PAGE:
J.R Sekwele and Associates has always been passionate about social upliftment projects and empowering impoverished communities we work in. While conducting our work we often encounter individuals/ families that are in need of financial assistance, prompting us to give back when ever permissible. We always endeavour to uplift and transfer skills to the members of the communities we work in by employing a minimum of 60% of our workforce directly from the communities we work in. Previous social responsibility projects completed:



100 houses built in Drieziek Extension 5 with the help of 1000 volunteers in 1 week.

  • The team

  • Volunteers

  • Volunteers

  • Sub-contractors

  • Mr J.R Sekwele

  • J.R Sekwele and Grace Nkosi (City of Joburg)

  • Maria Ramos (Absa Group Executive)

  • J.R Sekwele and Maria Ramos

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  •  

  • Amos Masondo (Mayor of Johannesburg)

AMAHA( African Musicians Against HIV and AIDS), SABC, and partners, NHBRC, J.R. Sekwele & Associates, Sowetan, SABC 1, Mabkol Projects, Sunday World, Siyisusile, Mazotsho Construction, Riaphela general services joined forces to build houses for underprivileged people who own the land they live on but cannot afford to build a house.

  • Nomvula Mokonyane (Premier of Gauteng) and
    Tokyo Sexwale (Minister of Human settlements)

  • President Jacob Zuma and Doc Shebeleza (AMAHA Chairman)

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  • President Zuma handing over the house to the beneficiary

  • From left: Molefe Sekwele and Jr Sekwele

Written by Rudo Mungoshi - Tuesday, 20 October 2009

Volunteers have pitched in and are helping to build 100 houses in five days in the new neighbourhood of Drieziek Extension 5.

THERE was an air of excitement in Drieziek Extension 5, in Orange Farm in southern Joburg, as word spread that volunteers had arrived to build new houses. Working on someone's home in Orange Farm Formerly an impoverished slum, the quiet neighbourhood - not accustomed to having high-profile visitors - was soon buzzing with activity as dozens of heavy trucks roared into the area with building supplies.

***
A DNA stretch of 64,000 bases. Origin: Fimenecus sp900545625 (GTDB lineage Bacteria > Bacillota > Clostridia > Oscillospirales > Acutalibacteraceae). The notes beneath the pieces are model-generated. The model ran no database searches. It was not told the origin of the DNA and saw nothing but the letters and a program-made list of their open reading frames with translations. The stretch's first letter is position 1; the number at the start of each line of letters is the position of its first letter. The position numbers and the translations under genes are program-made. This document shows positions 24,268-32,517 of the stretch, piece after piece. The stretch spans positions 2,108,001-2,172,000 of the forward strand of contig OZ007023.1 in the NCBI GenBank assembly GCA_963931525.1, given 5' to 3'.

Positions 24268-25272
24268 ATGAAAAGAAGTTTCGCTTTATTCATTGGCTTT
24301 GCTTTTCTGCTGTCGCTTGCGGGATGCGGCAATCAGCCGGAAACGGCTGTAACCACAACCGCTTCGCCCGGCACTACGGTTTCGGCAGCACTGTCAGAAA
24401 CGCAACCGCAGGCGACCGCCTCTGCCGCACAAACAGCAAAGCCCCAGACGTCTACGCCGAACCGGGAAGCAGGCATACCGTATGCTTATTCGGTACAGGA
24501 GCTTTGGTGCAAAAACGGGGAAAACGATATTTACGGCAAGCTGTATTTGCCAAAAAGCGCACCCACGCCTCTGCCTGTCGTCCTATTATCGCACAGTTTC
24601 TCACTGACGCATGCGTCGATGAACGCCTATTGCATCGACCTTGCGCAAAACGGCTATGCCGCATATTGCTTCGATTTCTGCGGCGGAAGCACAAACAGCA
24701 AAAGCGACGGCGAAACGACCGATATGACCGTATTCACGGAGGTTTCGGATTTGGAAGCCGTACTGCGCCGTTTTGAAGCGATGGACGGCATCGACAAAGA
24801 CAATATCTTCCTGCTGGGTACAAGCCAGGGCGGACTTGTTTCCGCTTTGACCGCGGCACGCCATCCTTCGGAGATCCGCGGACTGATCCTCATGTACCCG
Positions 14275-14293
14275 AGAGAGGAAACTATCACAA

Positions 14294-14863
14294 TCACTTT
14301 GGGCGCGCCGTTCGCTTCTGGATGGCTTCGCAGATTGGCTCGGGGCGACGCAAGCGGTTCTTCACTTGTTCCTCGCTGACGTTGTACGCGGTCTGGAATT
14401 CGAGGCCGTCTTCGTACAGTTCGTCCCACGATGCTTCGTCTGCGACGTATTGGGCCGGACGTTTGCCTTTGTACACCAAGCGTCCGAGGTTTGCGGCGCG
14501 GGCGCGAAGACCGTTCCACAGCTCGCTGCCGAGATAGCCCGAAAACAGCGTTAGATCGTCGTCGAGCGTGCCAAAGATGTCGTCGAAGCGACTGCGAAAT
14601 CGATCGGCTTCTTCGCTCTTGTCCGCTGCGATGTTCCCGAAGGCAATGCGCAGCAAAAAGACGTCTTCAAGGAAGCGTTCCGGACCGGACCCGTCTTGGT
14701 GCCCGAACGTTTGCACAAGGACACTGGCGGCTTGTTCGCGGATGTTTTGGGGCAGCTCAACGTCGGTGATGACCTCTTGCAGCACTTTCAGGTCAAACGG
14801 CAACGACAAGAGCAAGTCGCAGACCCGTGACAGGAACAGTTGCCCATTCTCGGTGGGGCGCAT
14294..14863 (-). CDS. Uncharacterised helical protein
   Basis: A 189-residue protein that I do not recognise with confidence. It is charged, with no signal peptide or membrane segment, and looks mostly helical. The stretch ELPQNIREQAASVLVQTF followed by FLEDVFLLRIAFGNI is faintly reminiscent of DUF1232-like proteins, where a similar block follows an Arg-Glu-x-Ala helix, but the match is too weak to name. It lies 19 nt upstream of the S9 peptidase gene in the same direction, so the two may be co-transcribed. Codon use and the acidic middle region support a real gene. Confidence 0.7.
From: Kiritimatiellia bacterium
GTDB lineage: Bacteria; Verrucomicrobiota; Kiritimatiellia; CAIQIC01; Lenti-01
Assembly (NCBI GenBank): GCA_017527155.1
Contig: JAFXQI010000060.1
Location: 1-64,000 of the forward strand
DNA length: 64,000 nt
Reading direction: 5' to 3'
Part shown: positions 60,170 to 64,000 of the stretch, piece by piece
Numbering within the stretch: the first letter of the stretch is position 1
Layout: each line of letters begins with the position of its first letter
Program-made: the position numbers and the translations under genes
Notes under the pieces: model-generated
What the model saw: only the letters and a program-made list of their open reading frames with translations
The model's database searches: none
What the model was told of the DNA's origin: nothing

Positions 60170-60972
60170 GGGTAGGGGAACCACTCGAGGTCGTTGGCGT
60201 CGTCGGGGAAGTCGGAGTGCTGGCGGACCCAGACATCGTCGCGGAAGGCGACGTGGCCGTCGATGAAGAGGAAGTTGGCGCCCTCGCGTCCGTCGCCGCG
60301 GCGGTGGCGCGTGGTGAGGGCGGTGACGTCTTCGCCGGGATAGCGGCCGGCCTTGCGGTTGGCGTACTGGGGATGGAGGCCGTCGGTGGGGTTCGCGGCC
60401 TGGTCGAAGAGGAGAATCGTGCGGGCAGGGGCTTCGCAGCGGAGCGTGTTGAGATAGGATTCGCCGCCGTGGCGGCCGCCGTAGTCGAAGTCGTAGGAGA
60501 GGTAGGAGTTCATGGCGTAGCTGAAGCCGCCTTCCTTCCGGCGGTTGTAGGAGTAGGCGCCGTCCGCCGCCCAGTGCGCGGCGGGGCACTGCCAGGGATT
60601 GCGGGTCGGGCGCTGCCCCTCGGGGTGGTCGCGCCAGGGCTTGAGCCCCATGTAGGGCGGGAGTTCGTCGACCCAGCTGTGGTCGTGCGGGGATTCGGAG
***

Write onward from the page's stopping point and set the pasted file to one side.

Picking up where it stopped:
Curious residents peered through their curtains to watch as volunteers rolled up their sleeves and got to work with other community members to build a hundred houses in just five days - starting on Monday, 19 October and ending on 23 October.

More than 1 000 volunteers traded their laptops and cellphones for hammers and shovels to help build houses for low income families. They came from YFM, Absa, Gijima Ast, Siemens and the departments of Housing and Correctional Services.

Despite the intense heat and the back-breaking labour, the volunteers courageously pushed heavy wheelbarrows and mixed cement.

"Can you imagine how this world would be if everybody just volunteered for one day?" said Cecilia Skundla, one of the 100 beneficiaries. "It would be a much different world."

Skundla explained that she had lived in appalling conditions in a shack for almost six years and had had to overcome immense hardships. "I have had to endure many tragedies in my life ... But now I look forward to seeing my house complete this Friday."

The operations manager at JR Sekwele & Associates Construction Services, Molefe Sekwele, said 100 buildings were scheduled to be completed by the end of this week. His company is organising the build.

"The main objective is to give back to the community and speed up service delivery within a short space of time," said Sekwele. "Presently, women are the minority in the construction business. Hopefully projects like these will give women the opportunity to see for themselves that they, too, can contribute to a building project and changing the status quo."

Two experienced bricklayers and plasterers had been allocated for each house to help the volunteers in the building, he said.

Drieziek Extension 5 is a greenfield project developed by the City. The area was once a piece of vacant land. In 2007, a total of 11 informal settlements from greater Orange Farm were relocated to pegged stands with bulk infrastructure.

Volunteers came from far and wide

To date, more than 500 houses have been built and allocated to beneficiaries.

The spokesperson at Absa, a major supporter of the project, Thabo Ndelela, said R48 900 had been allocated for each house. This amount covered building materials and labour expenses.

"As part of our continued commitment to the poor, Absa is excited to take part in a wonderful opportunity to provide affordable housing to families in need."

He said a number of criteria was used to select the beneficiaries: they had to be women-led households, dependents and people with disabilities. One of the volunteers, Gijima Ast's group transformation manager, Phillip Pitse, said he had decided to participate to make a difference in people's lives.

"It is good to be part of this initiative. At the end of the day it feels good to know that I am helping the needy."

The houses will be handed over on Friday, 23 October, at 12 noon.